I’ve had a few beers freeze in my freezer (it gets progressively harder to remember they’re in there for some reason). I wish something this cool (HAH!) had happened instead.
    Oh, and the beer-hatred seems kind of snobby. I also like a nice, hoppy microbrew, but there are plenty of people who like American Standard Lager style. It’s also a style that can be fairly tasty (by ASL standards,) and very cheap.

  40. Bummer the dude “bangs” the bottle on the counter top as that is unnecessary.

    We did this in college almost 30 years ago … place the beer down, open the top, and (without banging it) watch it freeze from the top-down. I.e.the temperature of the beer is super-cooled and popping the top causes a pressure drop which then causes a temperature drop … which is enough to start the phase change … rather than banging the bottle.

    I’ve also done (accidentally) with champagne that has been left in the freezer to chill a bit too long.

  41. Steven

    Alton Brown’s show “Good Eat’s” talked about the super-heating side of things. He mentioned on his show that the way to prevent the water in your Pyrex measuring cup from doing this is to place a wood/bamboo skewer or chopstick in it. That will give the water a rough surface to start boiling yet not ‘pollute’ the water with flavor you don’t want.

  42. AutumnSylver

    I’ve had that happen a few times when I put a bottle of Coke in the freezer. It’s a pain in the butt when you want to pour some out.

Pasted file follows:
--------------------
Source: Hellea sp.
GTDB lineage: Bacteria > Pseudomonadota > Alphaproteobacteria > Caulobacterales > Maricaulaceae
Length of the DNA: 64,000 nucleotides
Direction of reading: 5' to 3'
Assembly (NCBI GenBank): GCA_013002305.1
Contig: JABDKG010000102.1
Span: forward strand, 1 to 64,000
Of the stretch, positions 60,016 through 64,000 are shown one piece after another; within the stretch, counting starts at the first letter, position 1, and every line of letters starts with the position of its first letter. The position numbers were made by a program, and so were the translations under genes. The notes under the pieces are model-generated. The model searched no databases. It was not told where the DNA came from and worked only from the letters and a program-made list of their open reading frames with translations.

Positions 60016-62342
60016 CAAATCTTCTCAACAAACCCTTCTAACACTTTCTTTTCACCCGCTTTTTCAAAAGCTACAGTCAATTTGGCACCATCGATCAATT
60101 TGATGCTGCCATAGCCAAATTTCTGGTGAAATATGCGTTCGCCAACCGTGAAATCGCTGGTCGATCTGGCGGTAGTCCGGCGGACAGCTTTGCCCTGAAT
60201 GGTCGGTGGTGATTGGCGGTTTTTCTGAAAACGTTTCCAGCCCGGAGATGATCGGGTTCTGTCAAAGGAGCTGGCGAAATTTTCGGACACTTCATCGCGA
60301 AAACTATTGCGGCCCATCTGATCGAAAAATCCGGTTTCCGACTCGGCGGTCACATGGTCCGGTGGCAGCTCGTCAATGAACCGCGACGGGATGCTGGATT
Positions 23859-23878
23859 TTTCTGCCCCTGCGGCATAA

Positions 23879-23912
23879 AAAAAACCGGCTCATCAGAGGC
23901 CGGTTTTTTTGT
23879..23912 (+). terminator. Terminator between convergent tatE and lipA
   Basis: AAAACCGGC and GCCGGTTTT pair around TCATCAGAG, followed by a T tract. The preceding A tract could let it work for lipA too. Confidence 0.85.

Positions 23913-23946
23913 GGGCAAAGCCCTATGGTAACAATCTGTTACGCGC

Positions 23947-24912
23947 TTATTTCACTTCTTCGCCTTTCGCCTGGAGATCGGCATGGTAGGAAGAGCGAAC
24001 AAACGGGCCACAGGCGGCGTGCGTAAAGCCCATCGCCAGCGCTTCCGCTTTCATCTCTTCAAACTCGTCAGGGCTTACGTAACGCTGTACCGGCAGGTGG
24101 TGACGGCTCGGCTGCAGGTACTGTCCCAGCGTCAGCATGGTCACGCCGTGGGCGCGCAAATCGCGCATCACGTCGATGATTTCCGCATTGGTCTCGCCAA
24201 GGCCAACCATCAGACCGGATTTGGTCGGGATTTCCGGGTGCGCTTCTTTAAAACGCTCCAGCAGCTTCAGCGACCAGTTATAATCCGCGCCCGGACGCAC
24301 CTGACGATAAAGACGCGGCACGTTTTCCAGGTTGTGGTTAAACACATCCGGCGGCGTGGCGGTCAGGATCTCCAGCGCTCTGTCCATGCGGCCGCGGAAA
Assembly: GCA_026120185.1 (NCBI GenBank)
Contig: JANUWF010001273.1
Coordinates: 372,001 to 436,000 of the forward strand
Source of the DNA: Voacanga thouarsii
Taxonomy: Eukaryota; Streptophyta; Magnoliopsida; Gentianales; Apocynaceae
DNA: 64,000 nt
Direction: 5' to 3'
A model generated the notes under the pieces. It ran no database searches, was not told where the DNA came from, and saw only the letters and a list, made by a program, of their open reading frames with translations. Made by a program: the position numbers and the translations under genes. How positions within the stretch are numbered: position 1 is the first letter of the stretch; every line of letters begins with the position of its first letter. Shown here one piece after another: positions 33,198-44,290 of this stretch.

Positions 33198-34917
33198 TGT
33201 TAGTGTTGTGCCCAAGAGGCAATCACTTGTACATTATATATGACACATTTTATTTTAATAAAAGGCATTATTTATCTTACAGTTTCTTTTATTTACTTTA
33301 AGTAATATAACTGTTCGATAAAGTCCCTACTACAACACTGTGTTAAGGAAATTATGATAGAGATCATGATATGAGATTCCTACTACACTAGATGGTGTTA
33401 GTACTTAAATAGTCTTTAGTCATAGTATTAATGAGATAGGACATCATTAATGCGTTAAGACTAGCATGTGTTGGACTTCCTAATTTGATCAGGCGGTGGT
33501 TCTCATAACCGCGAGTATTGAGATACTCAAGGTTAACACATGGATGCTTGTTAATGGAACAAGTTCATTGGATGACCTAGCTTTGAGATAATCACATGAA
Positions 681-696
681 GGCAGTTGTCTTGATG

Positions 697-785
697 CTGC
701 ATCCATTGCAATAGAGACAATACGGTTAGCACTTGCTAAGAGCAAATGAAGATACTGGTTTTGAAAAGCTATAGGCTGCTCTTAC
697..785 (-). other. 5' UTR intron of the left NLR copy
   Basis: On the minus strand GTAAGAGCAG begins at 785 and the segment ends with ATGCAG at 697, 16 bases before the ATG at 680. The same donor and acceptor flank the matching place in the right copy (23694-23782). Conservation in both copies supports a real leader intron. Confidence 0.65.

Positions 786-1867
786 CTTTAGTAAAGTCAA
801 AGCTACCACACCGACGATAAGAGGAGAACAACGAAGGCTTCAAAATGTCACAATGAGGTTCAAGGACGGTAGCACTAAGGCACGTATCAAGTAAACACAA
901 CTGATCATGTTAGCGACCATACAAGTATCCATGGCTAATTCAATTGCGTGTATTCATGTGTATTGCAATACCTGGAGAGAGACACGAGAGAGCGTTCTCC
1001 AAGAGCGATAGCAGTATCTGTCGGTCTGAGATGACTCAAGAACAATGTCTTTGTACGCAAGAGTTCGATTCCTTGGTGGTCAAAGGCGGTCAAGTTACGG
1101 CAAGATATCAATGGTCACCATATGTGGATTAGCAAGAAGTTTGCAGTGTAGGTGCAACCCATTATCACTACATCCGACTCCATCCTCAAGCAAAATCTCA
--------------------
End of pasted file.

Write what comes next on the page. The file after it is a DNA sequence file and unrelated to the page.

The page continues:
43. Michael Suttkus, II

    My first experience with supercooling was when I was very young. I heard on the news that the temperature was going to fall below freezing that night and I decided I had to see if this was true. (I live in Florida, this was an astounding occurrence for a six-year-old.) So, before I went to bed, I left a glass of water outside on the back porch. The next morning, I ran outside to see if it had really frozen, and was disappointed to see that it hadn’t frozen at all. It was still sitting in the glass entirely liquid. I picked up the glass to throw the water out, and it froze solid as I was watching.

    None of my family believed me!

    It wasn’t until college that I heard about super-cooling and instantly realized that was what I had experienced all those years before.

  44. Blondin

    Up here in Norther Canuckistan we are quite well aware of this phenomenon when we leave a case of beer in the trunk of the car a bit too long in the middle of February.